The question that I ask myself when I consider biscuits relative to other types of joints, is whether or not glue and biscuits are strong enough for the particular application at hand. I have also found in my own experience that I can achieve joints that are more consistently flush in a panel glue-up without using biscuits. I suspect that this would be most likely to occur with thinner, softer materials, that could be more easily manipulated by the expansion or contraction of biscuits. On other occasions you might choose to make the joinery itself a showcase portion of the project, in which case you might choose the timeless beauty and symmetry of dovetails or finger joints. If it is set too deep, the biscuits will be too far embedded on one piece, and won’t deliver the holding power that we want. Also be sure that your fence is square to the face of the machine when it is set at 90-degrees, as an out-of-square condition can cause sloppiness in the biscuit slot.
In either case, carefully check the position of the biscuit slot on the miter to make certain the cutter isn’t going to blast through to the outside face of the piece.

If you have a nagging feeling about a particular application, it is best to not use biscuits and instead opt for a heavier duty approach so you can sleep better. But sometimes you are looking for a joinery method that is quick, simple, and strong enough for light to medium duty applications. Some will also cut a slot for FF biscuits, but a blade change will be necessary as the profile for FF biscuits is more round than football shaped, requiring a much smaller diameter blade.If a #20 biscuit will not fit fully within your joint, you may choose to trim off the portion of the biscuit that would protrude from the joint if that area will not be visible. But for accent tables, small boxes, cabinet carcasses, etc., I do not hesitate to incorporate biscuit joinery into the project. But once you develop some experience with biscuit joinery, you can develop a keen sense of when to use them.
After observing for a few weeks, I was unable to observe any telegraphing in either panel, but I have heard enough people expressing their frustration over this condition that I suggest keeping its potential in mind as you determine when to use biscuits in your projects. You will notice the latter condition when you dry fit, but the former condition won’t be noticed until a joint fails. The flux brush spreads the glue evenly within the slot, getting it up onto the walls where it can coat the biscuit. I will also occasionally push the limits and use biscuit joinery for some high stress joints if I can reinforce the joint with additional means. In other words, I wouldn’t bet my cherry dining table top against a telegraph occurring at the most inopportune time. I find biscuit joinery to be great for boxes, drawers, cabinet carcasses, face frames, miters, edge banding, and as a lightweight substitute for mortise and tenon joinery.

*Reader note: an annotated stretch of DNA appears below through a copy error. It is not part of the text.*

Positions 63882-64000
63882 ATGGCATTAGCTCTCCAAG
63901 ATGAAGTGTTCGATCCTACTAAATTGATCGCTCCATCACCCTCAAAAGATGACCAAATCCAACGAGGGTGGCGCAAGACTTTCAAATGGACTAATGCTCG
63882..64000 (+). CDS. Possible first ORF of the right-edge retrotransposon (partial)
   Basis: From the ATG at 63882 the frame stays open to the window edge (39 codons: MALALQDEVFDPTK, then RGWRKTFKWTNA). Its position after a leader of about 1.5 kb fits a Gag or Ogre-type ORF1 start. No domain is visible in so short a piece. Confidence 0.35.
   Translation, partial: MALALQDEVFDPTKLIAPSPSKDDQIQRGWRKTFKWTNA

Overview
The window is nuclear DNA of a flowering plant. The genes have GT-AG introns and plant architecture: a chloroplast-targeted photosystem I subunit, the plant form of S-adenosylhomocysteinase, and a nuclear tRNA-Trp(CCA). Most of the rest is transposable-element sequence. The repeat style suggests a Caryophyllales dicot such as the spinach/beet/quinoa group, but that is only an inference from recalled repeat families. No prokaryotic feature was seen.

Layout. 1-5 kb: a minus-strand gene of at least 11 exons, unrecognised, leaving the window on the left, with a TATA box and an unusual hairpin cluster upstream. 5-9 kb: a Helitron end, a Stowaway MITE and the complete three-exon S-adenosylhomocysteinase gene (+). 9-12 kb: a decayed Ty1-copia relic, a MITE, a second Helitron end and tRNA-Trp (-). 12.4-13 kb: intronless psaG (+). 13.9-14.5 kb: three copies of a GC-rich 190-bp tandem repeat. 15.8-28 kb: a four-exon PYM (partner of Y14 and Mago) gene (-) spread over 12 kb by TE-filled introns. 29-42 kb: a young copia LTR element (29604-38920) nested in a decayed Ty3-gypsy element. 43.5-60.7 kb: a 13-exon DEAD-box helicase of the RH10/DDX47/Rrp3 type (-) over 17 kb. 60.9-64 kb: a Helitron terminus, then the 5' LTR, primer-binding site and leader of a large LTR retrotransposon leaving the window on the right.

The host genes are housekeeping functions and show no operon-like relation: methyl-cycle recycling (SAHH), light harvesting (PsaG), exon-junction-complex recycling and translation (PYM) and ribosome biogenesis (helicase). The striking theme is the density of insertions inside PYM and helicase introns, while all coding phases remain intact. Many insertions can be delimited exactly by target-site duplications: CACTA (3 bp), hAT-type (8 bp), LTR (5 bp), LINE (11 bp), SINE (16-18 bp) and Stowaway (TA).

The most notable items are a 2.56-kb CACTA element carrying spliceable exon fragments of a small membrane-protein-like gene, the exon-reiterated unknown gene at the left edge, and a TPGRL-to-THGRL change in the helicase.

This gives additional strength by providing a deeper mechanical connection within the joint.
I have been using them regularly for well over a decade, and have never had a joint failure, nor have I ever seen one fail in a scenario outside of a published joint torture test. Too little glue and you have a starved joint, and equally bad, the glue can set up so quickly during glue up that you lose the ability to make lateral adjustments. This happens very quickly, so I generally opt for a bit more glue, which yields a solid joint, and provides more open time during assembly. I also opt for a glue with a bit more open time for biscuit assembly, particularly for a complex assembly. Remember, biscuit joinery is fast enough, so take your time during the plunge and your biscuit slots will be positioned correctly in the work piece.
As much as I dislike cleaning up glue, I know I would absolutely hate throwing away a project because a joint failed, or because it set up too quickly during glue-up and I couldn’t get something square or properly aligned.

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admin, 26.02.2013.
category: Gifts For Woodworkers.

  • KLIOkVA, 26.02.2013 at 15:21:45

    (Also spelled mitre) saws router base is to make the amp.
  • LIL_D_A_D_E, 26.02.2013 at 16:33:27

    Weight: Compound miter saws range slightly in overall task, leaving you looking.
  • DelPiero, 26.02.2013 at 12:34:54

    They’re far more beautiful than they with an O1 tool steel blade.